iii. Dialysis. (Haemodialysis, peritoneal dialysis & haemoperfusion).
iv. Exchange blood transfusion.
4. Laboratory Evaluation.
For specific instances (e.g. salicylates, PCM, iron & alcohols) laboratory/ toxicological measurement is integral to the treatment plan. RBS, PCV (pack cell volume), E/ U + Cr (electrolyte/Urea/Creatinine), LFTs (liver function tests), clotting profiles & CXR (chest X-ray) are often helpful.
Hydrocarbon Poisoning (e.g. Kerosene)
This occurs at some homes because of the storage of kerosene (which looks like water) in bottles.
Aspiration usually occurs at the time of ingestion or following coughing, gagging or induction of vomiting. Little quantities aspirated (<1 mL) may produce significant injury. Pneumonitis does not follow dermal absorption or from ingestion without aspiration.
Aspiration Pneumonitis is characterised by coughing, which usually is the first clinical finding. Transient, mild CNS depression is common. CCF, headache, vertigo, ataxia, euphoria, & renal & hepatic damage may also be seen acutely.
CXR (chest X-ray); an initial film is usually normal but subsequent films may show features of Pneumonitis & much later, pneumatocoeles.
Emesis (vomit) or instillations of vegetable oils or mineral oil into the stomach in an attempt to prevent absorption are contraindicated. In hydrocarbon-induced (lipoid) Pneumonitis, corticosteroids may be harmful & should be avoided. Likewise, antibiotics should not be given prophylactically.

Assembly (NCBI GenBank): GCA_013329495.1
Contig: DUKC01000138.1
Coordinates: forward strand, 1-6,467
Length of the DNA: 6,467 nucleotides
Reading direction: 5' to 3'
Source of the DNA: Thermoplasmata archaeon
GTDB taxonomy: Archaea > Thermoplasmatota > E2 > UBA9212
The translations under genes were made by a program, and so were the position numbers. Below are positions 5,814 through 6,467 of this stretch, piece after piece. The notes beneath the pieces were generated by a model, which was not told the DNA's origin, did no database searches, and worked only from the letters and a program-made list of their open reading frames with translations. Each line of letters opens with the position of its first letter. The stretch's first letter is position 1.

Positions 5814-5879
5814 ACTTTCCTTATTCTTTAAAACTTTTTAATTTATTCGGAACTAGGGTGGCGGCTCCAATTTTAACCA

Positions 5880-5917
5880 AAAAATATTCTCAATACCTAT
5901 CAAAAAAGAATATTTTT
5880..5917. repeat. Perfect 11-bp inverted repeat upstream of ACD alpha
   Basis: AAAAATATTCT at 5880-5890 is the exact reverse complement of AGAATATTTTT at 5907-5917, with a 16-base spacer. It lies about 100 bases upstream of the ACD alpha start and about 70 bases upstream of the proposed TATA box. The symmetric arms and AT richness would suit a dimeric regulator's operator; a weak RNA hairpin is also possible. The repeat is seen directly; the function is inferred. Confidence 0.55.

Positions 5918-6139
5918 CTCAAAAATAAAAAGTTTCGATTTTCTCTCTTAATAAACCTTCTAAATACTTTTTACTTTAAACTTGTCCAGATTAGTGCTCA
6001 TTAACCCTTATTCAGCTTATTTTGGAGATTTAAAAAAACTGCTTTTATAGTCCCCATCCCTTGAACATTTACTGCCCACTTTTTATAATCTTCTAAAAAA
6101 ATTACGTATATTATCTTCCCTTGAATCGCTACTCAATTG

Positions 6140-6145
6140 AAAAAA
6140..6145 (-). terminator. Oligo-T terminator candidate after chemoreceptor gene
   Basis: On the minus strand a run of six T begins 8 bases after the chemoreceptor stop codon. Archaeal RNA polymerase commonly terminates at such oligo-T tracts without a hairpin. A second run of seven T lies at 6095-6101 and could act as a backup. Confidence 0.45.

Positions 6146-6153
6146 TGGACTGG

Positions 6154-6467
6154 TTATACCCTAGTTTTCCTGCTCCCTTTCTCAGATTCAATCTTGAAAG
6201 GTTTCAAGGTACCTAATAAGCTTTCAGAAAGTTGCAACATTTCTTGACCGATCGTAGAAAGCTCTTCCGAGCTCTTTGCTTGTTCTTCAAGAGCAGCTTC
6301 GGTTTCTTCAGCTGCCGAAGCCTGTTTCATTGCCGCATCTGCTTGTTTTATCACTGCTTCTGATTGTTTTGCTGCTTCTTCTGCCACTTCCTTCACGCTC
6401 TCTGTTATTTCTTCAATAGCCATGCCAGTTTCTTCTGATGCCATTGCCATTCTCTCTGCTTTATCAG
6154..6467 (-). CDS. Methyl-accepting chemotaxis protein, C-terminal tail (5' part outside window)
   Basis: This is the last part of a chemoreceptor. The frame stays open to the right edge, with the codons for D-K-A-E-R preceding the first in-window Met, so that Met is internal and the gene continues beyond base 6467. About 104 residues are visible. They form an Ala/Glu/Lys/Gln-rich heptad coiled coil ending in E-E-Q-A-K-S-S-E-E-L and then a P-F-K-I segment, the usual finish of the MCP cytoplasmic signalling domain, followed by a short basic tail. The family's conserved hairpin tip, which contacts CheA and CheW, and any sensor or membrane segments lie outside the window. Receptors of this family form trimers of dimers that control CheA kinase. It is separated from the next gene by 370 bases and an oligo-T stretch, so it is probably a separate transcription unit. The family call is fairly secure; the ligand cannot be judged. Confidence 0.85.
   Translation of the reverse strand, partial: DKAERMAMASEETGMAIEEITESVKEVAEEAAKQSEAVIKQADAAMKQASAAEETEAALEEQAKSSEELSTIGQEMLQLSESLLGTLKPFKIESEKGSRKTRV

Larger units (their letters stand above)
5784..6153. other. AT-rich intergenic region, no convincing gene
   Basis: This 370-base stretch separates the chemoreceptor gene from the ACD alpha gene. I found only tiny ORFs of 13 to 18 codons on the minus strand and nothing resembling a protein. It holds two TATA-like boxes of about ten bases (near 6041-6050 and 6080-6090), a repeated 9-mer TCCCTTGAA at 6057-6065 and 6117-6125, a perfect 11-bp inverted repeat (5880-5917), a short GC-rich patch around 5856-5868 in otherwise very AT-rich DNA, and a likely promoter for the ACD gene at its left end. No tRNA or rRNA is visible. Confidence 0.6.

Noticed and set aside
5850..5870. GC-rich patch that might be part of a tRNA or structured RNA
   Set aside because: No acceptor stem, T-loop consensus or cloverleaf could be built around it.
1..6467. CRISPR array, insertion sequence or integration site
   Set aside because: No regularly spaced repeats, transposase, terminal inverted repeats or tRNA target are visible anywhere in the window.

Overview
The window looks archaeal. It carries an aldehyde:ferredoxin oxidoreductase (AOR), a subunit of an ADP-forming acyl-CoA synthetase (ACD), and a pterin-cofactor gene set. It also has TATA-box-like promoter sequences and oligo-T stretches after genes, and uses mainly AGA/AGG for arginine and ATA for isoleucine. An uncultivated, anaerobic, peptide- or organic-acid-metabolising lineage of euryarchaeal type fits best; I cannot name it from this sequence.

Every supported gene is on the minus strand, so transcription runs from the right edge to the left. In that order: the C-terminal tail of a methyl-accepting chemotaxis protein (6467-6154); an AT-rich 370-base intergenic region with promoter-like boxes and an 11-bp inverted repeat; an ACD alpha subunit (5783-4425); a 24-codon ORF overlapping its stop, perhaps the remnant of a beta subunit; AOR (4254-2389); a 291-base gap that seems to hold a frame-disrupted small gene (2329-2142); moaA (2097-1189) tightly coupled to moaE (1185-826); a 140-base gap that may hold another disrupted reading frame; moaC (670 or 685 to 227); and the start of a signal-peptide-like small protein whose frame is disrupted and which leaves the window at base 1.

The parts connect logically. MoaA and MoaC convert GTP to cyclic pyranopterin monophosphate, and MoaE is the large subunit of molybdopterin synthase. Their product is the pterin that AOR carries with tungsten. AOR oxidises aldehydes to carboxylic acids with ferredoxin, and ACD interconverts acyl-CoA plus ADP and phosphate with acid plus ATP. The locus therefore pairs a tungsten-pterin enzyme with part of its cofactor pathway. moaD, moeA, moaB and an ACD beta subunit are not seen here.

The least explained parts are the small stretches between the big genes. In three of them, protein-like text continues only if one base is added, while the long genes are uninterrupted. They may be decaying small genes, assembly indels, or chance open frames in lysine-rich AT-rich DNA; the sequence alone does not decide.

However, for superimposed bacterial pneumonia which occurs in only a small percentage of cases, antibiotics (penicillin) are helpful. Respiratory failure has been successfully treated with both standard ventilation & with ECMO.
Acetaminophen (Paraceutamol, PCM, Acetaminophen sodium)
PCM is the most widely used analgesic & antipyretic. Consequently, it is commonly available in the home, where it can be accidentally ingested by young children or taken in an intentional overdose by adolescents (in suicide attempts).
The acute toxic dose of PCM is > 150 mg/kg in children younger than 12 yr or > 7.5 g in adolescents & adults. In adults, renal damage & failure are also associated with long-term ingestion. Repeated doses of PCM at doses exceeding those recommended may lead to hepatic injury or failure in some children.
If untreated, patients who have acutely overdosed pass through four stages of toxicity. Early symptoms are non-specific.
Stages in the Clinical Course of PCM Toxicity
Time Following Ingestion
½ – 24 hrs
Anorexia, nausea, vomiting, malaise, pallor, diaphoresis.
24 – 48 hrs
Resolution of above; right upper quadrant abdominal pain & tenderness; ↑bilirubin, ↑Prothrombin time, ↑hepatic enzymes; oliguria.
72 – 96 hrs
Peak liver function abnormalities; anorexia, nausea, vomiting, malaise.
4 days –2 wks
Resolution of hepatic dysfunction or complete liver failure.
Children younger than 6 yr fair better than adolescents. The mortality rate is < 0.5%. Most children survive without sequelae but severely affected patients may require liver transplantation. Prognosis worsens with concomitant alcohol use.
Please contact the nearest Hospital or clinic as soon as possible if your child or sibling has an accidental poisoning.